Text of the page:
New research documents unnecessary cancer screenings for older adults with less than 10 years life expectancy, as well as how to communicate about forgoing such tests.
Over the past decades, the public has repeatedly heard the idea that all adults should get regularly screened for cancer—with mammograms, colonoscopies, and prostate specific antigen blood tests. But current clinical guidelines recommend against screening many older adults. For doctors, talking to a patient about the idea that they’ve “aged out” of cancer screening can be a challenging conversation.
Now, to better inform these conversations, researchers have studied the perspectives of both clinicians and older adults on how to talk about ending cancer screening in later life. The results of this study appear in The Gerontologist.
In a separate study, other researchers show that primary care doctors and specialists are equally likely to continue to order mammograms in women with less than 10 years’ life expectancy. Results of this study appear in the Journal of General Internal Medicine.
“As we gain more scientific evidence, cancer screening is shifting to be more tailored to an individual, and for the elderly that means don’t screen if the patient really won’t benefit from it,” says Nancy Schoenborn, associate professor of medicine at the Johns Hopkins University School of Medicine and lead author of the two new papers. “These new findings help us learn how we can better support clinicians and improve patient care when it comes to personalizing cancer screening.”
Cancer screening and life expectancy
Mammograms, colonoscopies, and prostate cancer screening have been credited with preventing cancer-related deaths by detecting cancers before they are advanced enough to cause severe symptoms. One study published online in February, for instance, concluded that mammograms have prevented up to 600,000 breast cancer deaths since 1990. But the screening methods also come with a cost; the US health care system spends an estimated $7.8 billion on mammograms each year.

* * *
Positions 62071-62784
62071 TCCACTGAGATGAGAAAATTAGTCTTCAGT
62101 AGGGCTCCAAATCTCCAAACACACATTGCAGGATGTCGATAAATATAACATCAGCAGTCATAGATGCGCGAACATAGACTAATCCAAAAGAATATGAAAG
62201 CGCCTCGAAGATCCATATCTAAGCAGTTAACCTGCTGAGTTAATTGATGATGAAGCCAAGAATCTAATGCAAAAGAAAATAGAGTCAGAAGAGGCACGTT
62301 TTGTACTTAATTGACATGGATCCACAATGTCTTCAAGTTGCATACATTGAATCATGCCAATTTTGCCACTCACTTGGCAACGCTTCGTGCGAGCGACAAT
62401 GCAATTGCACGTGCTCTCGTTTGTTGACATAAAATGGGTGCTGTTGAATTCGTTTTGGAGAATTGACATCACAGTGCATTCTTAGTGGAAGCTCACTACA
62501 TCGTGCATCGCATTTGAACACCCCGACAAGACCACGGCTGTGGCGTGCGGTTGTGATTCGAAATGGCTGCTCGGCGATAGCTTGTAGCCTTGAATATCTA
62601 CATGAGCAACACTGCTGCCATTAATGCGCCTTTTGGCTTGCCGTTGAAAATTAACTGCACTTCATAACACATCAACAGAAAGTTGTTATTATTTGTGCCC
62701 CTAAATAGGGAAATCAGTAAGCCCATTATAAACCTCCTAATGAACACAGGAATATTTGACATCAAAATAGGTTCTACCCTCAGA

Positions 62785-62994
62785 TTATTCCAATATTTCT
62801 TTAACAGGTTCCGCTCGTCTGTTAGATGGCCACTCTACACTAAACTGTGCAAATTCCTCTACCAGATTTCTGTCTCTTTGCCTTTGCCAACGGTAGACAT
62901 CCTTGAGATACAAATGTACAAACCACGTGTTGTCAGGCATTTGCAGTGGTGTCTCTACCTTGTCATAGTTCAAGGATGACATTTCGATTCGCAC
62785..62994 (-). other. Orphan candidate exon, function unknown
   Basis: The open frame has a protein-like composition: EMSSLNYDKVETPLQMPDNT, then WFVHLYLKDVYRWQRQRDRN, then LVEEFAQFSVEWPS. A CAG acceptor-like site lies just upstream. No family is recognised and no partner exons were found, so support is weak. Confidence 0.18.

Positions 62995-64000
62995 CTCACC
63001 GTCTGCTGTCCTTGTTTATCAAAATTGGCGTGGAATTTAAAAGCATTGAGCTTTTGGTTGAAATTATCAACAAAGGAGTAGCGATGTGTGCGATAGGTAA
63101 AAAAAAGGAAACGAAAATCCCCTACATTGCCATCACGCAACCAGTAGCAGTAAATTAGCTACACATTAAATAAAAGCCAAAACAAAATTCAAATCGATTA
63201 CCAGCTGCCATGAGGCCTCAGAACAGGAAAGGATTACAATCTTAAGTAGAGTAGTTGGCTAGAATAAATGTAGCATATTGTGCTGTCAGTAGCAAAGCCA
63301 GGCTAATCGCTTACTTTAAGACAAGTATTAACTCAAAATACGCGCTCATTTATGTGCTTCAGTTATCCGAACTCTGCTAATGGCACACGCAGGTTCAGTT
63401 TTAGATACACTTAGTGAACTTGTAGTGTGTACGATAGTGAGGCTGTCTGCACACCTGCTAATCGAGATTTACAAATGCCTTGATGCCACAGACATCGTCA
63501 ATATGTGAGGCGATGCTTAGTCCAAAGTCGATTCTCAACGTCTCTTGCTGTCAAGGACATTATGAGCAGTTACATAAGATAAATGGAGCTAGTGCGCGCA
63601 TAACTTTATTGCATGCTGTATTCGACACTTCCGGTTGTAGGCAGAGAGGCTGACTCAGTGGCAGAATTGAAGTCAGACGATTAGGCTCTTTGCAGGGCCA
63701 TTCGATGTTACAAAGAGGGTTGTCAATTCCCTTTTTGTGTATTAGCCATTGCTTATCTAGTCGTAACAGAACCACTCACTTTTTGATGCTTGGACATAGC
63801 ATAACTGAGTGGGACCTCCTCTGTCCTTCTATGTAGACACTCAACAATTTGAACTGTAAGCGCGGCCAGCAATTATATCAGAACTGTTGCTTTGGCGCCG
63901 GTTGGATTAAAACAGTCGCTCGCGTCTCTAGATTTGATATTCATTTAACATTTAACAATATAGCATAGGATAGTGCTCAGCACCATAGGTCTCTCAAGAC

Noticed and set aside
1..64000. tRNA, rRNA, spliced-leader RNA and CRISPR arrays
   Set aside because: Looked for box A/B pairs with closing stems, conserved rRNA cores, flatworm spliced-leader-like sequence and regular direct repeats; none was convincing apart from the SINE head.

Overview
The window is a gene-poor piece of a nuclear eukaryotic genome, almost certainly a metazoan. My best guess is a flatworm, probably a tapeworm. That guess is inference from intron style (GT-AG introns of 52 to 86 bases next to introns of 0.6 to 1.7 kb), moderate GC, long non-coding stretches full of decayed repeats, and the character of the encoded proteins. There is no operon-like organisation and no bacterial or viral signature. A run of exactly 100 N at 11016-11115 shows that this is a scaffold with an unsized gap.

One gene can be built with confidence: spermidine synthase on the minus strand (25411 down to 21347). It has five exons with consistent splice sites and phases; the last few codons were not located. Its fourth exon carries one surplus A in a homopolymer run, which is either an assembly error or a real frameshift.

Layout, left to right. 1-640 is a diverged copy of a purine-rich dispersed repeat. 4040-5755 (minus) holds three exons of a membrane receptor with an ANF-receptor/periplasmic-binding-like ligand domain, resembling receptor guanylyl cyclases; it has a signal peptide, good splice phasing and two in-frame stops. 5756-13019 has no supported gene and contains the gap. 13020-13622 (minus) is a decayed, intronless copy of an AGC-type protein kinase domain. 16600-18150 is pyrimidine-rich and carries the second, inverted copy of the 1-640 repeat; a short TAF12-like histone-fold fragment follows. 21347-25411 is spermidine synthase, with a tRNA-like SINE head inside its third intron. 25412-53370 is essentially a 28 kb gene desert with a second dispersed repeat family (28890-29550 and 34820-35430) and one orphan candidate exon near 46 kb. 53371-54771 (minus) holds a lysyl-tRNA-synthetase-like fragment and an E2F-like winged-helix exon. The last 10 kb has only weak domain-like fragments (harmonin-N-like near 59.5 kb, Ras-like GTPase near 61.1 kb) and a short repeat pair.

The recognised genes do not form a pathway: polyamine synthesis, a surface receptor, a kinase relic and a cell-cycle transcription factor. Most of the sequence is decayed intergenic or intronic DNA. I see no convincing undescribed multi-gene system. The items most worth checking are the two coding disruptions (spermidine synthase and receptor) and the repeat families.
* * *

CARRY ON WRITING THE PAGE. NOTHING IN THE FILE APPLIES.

Clinicians almost unanimously said they didn’t bring up life expectancy in the context of stopping cancer screening.
Studies have found that cancer screening in adults with limited life expectancy can present unnecessary risks and lead to unnecessary treatments. That’s because the tests may detect slow-growing tumors that aren’t likely to affect an older person’s lifespan.
The US Preventive Services Task Force currently recommends routine breast cancer screening for women ages 50–74 and colorectal cancer screening for adults ages 50–75. Above that age, the guidelines suggest that whether screening is beneficial depends on a person’s unique health situation. For prostate cancer screening, the guidelines suggests that whether or not to screen men ages 55–69 should be tailored to a person’s health situation and recommend against screening in other age groups.
Talk about risks and benefits
But how should doctors discuss this with patients when they reach the upper boundaries of routine cancer screening?
To better understand this conundrum, Schoenborn and her colleagues interviewed 28 clinicians and 40 older adults, ages 65–92, about their viewpoints on cancer screening discussions. The patients were recruited from four clinical programs associated with Johns Hopkins Bayview Medical Center and were 57.5 percent female, 62.5 percent white, and had a range of educational levels and life expectancies.
Schoenborn’s group reported that both clinicians and patients thought it was important to frame discussions around stopping cancer screening in terms of risks and benefits. While screening can reveal tumors, it can also lead to complications from screening—such as colon perforations during a colonoscopy—and to risks and side effects from follow-up tests and treatment—such as the infection, fatigue, and bleeding associated with chemotherapy. Cancer diagnosis may also lead to diverted attention from other health priorities, increased psychological stress, and a financial burden on patients.